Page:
President Obama's renewed pitch for the Trans-Pacific Partnership (TPP) on Tuesday ran into blunt reality when six House Republicans urged him not to send the trade accord to Congress for a vote this year.
The request, made in a letter to the White House, represents another potentially serious blow to the president's trade agenda, whose prospects have dimmed in an election year. All six GOP members had supported legislation last year to give Obama greater trade authority, and their defections would make TPP ratification even more difficult.
"Some in your Administration reportedly believe passage of TPP should be attempted following November’s election. We respectfully, but strongly, disagree," the letter stated. It was signed by Reps. Candace Miller and Dave Trott of Michigan, Bill Shuster and Tim Murphy of Pennsylvania, Ed Whitfield (Ky.) and Ted Yoho (Fla.).
The members called on the administration to reopen negotiations on the 12-nation accord and add language that specifically bars member nations from manipulating their currency. The White House has objected to such provisions because trade pacts are not typically used to set monetary policy and other countries could try to use the TPP to influence decisions by the U.S. Treasury and Federal Reserve.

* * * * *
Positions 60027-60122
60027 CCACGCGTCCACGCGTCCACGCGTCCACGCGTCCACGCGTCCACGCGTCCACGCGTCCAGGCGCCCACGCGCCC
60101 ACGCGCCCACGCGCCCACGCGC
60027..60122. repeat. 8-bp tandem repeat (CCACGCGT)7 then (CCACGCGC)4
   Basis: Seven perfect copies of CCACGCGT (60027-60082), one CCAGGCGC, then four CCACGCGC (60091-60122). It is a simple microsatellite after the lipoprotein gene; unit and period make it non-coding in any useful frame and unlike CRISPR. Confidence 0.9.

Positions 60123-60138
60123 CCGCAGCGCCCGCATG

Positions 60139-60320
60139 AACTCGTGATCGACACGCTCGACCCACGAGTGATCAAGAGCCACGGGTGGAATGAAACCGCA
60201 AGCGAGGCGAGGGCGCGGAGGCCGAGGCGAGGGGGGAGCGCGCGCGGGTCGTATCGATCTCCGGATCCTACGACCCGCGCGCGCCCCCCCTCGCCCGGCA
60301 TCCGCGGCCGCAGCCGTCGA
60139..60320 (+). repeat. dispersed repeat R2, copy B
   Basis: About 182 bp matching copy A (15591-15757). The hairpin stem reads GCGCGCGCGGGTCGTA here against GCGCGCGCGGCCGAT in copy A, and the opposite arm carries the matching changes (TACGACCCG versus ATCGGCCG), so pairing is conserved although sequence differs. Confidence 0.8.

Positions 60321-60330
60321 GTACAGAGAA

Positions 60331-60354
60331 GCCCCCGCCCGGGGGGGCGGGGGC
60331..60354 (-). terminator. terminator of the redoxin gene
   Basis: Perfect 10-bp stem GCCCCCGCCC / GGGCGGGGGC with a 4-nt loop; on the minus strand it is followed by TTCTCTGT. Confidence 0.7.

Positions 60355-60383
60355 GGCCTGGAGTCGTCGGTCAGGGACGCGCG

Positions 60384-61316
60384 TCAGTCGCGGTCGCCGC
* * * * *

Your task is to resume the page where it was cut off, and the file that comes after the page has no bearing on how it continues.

"A 'lame duck' Congress should not vote on an agreement of this consequence — it would be an end-run around the American people immediately following an election," the members wrote. "We urge you not to send TPP implementing legislation to Congress in 2016."
White House officials have said they remain hopeful that lawmakers will ratify the TPP during what is expected to be a brief lame-duck session after the Nov. 8 election. But opposition to the deal from the two leading presidential candidates — Democratic nominee Hillary Clinton and Republican nominee Donald Trump — has made the prospects increasingly less likely.
The House narrowly approved the fast-track trade bill last year by a vote of 218-208, meaning that the six GOP members who signed the letter could wield significant power unless the Obama administration can find new supporters.
On Tuesday, Obama used a White House news conference with Singaporean Prime Minister Lee Hsien Loong to tout the TPP as a deal that would help maintain U.S. economic competitiveness in the Asia-Pacific region and build partnerships to bolster national security.
"I am really confident I can make the case that this is good for American workers and the American people," Obama said. He emphasized the tough battle to get the fast-track trade bill through Congress last year. "We muddled through and got it done. And I intend to do the same with respect to the actual agreement."